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Archive for November, 2009

thoughts on self improvement

I feel completely sick to my stomach as each hour of the day passes with no news of the position I applied for. In my mind, I break down each moment of each interview, and the inane and ridiculous things that came out of my mouth before I had a good chance to think them through stand out like beacons of idiocy in an ocean of calculated speech.

Not getting the position would mean being flung back into the depths of despair. The despair of being stuck with no movement, lateral or otherwise, and the despair of another rejection being heaped on top of other monumental rejections in my life so far. A symbol of hopelessness, of an inability to break out of what I’m doing.

Getting the position would mean an elated feeling of success and validation. It would serve as a sign that I am on the correct path. It would mean I am the best at what I do, that I have something to offer. But somehow, as time goes by without hearing, that likelihood seems to become less and less.

Of course I know that I am notoriously overdramatic, and not getting one position does not automatically preclude me from getting another position. But the roller coaster of emotions that comes with the fitfulness of simply not knowing the outcome has led me to this unpleasent place in my mind that I need to escape from.

Outside, the sun has made an unscheduled appearance and it’s hesitant presence on the decomposing, sodden, brown, leaves of fall makes me feel like perhaps I will probably be able to feel successful someday regardless of the outcome of the situation. Until then I will continue to ride this out, and hopefully someday myprofessional blunderings and feverish snaps of emotions will even themselves out against the backdrop of life.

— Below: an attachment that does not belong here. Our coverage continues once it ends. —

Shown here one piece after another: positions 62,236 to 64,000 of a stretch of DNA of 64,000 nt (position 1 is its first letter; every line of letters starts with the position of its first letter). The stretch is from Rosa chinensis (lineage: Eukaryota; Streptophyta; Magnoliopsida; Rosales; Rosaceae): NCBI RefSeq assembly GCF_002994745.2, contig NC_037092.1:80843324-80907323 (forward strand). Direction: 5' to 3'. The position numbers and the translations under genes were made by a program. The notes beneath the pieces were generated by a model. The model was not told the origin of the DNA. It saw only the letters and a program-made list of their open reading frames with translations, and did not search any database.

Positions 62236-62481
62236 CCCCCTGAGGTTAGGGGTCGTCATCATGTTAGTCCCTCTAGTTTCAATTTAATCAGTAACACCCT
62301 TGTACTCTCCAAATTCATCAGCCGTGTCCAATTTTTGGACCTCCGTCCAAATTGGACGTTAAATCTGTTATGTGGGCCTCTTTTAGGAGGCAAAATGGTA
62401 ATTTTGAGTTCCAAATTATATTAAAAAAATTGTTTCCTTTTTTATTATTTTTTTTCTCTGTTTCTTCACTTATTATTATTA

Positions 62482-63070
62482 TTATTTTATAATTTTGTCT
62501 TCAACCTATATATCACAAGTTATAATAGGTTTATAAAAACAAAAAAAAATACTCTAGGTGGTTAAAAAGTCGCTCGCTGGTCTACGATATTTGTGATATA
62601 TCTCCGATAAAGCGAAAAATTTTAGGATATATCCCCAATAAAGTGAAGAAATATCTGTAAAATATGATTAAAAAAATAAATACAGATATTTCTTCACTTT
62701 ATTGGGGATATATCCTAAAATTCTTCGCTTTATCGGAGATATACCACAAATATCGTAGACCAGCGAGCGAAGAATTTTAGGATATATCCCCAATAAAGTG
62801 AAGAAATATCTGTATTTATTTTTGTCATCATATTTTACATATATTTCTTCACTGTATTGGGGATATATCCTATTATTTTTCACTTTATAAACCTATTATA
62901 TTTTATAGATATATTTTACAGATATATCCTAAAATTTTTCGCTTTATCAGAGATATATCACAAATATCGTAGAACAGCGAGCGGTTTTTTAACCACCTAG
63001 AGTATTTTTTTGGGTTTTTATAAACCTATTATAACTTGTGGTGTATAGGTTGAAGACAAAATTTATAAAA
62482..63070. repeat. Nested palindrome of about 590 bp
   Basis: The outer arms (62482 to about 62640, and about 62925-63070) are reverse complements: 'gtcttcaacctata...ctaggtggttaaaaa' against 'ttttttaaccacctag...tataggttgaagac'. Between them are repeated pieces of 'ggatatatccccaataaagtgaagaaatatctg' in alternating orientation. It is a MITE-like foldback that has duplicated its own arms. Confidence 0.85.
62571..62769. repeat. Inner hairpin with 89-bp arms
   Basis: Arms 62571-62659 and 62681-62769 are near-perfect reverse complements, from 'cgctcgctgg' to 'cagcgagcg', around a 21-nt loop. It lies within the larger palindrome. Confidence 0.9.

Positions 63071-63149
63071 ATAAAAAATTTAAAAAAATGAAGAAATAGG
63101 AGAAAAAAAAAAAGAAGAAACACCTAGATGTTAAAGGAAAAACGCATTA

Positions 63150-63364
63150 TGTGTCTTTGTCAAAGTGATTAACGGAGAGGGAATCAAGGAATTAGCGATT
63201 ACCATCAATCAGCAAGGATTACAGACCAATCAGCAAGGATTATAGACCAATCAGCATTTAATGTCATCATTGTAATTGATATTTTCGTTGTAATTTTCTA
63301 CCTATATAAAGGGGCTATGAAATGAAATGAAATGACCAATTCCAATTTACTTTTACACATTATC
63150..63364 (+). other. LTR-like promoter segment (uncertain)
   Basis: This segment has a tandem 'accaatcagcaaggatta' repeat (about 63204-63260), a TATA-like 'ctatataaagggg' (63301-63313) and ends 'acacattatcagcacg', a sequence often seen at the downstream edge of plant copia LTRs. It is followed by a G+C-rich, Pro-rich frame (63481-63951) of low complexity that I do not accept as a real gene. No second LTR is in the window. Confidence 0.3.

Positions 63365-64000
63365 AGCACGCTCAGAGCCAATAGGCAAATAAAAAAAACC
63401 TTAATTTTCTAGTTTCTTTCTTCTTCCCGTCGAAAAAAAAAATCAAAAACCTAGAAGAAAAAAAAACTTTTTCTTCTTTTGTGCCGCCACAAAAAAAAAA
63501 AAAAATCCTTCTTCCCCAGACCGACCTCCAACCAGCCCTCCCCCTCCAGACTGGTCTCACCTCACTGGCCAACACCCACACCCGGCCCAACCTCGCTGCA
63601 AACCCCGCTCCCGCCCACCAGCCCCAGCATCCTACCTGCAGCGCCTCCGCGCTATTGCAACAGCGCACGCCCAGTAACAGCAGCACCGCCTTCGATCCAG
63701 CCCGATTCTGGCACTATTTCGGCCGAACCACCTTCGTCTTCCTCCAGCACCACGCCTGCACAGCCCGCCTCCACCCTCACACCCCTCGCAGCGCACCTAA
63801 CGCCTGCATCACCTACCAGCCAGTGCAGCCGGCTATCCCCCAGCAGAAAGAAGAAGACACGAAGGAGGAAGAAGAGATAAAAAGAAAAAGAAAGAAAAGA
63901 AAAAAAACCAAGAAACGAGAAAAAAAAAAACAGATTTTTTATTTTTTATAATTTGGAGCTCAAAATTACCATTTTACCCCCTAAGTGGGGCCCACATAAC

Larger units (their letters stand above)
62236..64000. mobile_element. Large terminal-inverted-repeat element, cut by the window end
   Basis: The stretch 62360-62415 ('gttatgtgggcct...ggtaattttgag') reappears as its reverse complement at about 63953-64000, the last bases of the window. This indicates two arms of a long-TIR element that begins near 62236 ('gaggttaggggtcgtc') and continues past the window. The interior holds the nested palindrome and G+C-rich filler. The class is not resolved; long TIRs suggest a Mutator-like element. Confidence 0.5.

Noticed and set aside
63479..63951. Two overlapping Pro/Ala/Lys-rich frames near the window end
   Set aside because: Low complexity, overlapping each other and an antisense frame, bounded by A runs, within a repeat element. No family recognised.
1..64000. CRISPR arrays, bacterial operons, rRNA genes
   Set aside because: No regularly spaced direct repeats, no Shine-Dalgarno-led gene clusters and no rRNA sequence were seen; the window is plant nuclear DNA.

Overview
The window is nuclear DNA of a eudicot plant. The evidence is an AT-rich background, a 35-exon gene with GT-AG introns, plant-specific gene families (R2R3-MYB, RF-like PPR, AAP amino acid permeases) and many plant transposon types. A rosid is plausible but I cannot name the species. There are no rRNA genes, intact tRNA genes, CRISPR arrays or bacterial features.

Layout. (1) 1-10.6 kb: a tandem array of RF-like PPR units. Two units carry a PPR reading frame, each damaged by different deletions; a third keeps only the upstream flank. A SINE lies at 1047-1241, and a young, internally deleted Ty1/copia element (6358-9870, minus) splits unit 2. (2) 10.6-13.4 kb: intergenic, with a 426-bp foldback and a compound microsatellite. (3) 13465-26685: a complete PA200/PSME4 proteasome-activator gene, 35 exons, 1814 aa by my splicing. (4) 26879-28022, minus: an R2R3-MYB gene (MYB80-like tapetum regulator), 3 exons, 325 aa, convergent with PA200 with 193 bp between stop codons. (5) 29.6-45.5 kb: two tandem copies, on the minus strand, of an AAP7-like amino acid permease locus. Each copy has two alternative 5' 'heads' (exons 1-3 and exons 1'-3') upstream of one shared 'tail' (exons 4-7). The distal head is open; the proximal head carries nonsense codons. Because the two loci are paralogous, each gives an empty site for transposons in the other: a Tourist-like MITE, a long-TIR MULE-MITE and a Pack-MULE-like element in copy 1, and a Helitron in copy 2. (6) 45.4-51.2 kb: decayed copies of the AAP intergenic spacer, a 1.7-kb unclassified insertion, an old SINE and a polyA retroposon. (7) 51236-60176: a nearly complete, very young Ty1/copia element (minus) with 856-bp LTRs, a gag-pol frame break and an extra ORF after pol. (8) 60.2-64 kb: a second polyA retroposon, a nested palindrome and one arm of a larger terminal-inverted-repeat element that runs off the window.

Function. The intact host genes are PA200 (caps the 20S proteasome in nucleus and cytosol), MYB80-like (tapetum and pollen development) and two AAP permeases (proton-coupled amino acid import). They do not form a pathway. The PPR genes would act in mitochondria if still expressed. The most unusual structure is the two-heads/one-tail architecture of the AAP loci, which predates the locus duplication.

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Pet ownership and moral dillemas

I have a cat. However, I do not qualify as a “cat person”. You know the stereotypes that come to mind when you think of a cat person: a house reeking of urine, perpetually single women, overfed and fussy cats occupying prime real estate in a living room. At the risk of seeming like a bad person and pet owner, I will announce that I keep my cat to keep rodents out of my house, provide a homey feel when humans view him perched on my porch, and to enrich my life when I overhear some purring.

I believe that cats should come and go as they please, cause little trouble, provide bits of therapy here and there with an appropriately timed lap sit, and defend the house against mice and rats when they try to move in during the fall time. My end of the bargain includes providing a warm shelter, sufficient quantities of high quality cat food, and annual checkups at the veternairian.